, Volume 295, Issue 1-3, pp 23-29

Ventilation and respiration in roots of one-year-old seedlings of grey mangrove Avicennia marina (Forsk.) Vierh.

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Abstract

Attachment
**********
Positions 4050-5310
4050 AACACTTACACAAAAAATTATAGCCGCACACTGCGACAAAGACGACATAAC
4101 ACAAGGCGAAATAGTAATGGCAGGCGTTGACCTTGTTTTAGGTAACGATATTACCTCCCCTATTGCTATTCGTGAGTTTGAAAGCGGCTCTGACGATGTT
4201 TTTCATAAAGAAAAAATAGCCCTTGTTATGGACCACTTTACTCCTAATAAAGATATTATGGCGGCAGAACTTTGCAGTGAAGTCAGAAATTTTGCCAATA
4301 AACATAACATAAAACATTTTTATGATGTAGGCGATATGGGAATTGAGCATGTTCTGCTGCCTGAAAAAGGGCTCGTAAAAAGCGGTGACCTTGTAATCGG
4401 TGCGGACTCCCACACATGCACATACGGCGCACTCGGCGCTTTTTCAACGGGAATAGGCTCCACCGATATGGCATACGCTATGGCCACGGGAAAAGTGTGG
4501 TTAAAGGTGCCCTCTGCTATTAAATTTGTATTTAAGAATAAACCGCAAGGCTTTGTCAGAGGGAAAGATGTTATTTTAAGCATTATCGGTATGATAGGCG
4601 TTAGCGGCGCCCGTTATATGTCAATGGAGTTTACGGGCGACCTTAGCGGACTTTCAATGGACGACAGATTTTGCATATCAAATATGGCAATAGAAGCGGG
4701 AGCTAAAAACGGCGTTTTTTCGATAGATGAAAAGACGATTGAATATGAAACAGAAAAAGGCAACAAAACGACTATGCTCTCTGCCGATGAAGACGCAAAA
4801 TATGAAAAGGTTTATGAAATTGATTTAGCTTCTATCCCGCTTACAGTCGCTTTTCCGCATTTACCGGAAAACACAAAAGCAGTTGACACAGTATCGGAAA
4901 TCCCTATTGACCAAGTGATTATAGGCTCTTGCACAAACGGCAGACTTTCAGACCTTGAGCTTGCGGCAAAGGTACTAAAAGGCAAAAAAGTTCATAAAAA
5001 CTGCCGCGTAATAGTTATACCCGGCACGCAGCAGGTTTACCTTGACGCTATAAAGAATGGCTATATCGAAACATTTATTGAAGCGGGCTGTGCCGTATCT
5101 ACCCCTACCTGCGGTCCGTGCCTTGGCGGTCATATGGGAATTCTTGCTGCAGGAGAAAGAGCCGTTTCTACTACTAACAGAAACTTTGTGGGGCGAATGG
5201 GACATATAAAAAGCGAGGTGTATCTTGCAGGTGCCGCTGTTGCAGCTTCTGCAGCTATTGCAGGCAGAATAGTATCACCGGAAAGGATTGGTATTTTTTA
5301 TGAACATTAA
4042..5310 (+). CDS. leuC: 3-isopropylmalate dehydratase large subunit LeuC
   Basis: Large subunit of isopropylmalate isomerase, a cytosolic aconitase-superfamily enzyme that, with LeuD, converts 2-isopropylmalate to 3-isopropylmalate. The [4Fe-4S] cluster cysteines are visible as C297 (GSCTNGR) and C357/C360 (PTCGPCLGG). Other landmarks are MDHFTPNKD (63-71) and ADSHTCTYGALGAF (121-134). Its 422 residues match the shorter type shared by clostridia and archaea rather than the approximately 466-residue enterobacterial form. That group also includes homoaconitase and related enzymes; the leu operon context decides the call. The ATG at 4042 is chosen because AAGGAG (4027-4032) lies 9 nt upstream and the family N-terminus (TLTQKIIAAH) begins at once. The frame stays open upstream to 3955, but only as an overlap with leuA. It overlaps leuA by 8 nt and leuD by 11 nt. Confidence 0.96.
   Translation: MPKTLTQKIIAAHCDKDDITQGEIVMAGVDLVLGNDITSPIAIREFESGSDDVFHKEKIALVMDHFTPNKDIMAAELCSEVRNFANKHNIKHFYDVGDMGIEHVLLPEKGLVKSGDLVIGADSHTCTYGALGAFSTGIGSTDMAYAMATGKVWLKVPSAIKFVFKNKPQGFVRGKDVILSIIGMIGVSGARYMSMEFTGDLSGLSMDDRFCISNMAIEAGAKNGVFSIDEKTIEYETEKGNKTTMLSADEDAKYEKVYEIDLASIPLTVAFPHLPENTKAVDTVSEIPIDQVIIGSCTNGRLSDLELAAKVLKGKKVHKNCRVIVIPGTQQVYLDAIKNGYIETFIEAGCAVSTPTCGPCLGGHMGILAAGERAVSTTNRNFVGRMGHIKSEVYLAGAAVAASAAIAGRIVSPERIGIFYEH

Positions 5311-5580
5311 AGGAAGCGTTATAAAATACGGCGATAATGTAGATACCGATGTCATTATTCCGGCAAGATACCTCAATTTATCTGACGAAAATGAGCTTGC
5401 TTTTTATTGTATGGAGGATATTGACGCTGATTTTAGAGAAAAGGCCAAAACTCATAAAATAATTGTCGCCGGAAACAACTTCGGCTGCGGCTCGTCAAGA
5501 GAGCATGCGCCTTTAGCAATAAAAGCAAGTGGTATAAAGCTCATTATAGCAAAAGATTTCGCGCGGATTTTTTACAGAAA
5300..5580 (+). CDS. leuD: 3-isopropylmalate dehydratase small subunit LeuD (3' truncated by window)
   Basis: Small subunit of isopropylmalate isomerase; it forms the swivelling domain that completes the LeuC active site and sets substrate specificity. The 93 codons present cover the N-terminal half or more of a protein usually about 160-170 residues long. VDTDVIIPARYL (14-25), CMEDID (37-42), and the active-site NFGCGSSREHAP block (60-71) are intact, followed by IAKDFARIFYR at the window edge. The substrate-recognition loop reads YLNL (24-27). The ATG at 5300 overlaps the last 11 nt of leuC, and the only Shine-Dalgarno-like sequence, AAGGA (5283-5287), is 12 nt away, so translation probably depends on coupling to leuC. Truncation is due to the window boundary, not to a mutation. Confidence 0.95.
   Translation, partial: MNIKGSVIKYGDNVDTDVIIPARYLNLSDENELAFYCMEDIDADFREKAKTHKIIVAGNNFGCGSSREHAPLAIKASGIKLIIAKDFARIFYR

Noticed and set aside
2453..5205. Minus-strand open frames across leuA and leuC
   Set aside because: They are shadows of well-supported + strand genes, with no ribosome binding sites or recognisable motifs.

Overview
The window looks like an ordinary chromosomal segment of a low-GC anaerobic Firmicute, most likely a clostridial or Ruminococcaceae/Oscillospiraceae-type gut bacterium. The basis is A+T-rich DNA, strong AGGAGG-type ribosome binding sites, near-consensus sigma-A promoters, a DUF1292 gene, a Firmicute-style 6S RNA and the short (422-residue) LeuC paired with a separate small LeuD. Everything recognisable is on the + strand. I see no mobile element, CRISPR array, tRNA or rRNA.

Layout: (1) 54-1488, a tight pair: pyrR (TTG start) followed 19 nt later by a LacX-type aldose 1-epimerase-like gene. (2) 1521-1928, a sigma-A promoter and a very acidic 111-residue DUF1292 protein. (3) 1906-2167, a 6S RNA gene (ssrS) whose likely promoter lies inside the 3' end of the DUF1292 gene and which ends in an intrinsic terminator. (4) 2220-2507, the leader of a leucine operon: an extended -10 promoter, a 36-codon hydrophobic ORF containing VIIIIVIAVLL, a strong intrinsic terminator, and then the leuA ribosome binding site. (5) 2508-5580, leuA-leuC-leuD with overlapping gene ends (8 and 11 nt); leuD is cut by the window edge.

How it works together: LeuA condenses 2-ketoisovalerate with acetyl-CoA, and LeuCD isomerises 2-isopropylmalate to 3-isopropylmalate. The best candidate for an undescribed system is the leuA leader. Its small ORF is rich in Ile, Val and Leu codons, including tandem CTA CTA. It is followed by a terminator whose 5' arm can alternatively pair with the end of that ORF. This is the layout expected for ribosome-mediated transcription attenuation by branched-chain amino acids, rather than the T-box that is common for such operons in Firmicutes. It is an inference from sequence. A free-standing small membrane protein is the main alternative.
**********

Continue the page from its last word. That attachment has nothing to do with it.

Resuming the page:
Avicennia marina (Forsk.) Vierh. was grown from seed for 12 months in artificially tidal tanks providing a range of duration and depth of inundation. Plant growth characteristics were measured at harvest. Root aerenchyma development was estimated by pycnometry, root respiration rates by manometry, and the oxygen supply capacity of the above-ground portions of the plant was determined using oxygen electrode chambers. The mass per plant at harvest was influenced by the extent of inundation during growth with maximal growth at intermediate-length (1.5 to 6.5 h per tide) inundation periods. Those plants that had been submerged the longest (8.5 h per tide) had the least root tissue. The oxygen conductance of the stem base plus any pneumatophores showed a maximum in plants grown under intermediate inundation. Oxygen demand and internal gas space per unit dry weight of root were independent of extent of inundation. During high tide the plants grown at inundation periods of more than about 3–5 hours per tide were likely to become anaerobic. This may constitute a physiological limit for this species at the bottom of the tidal range.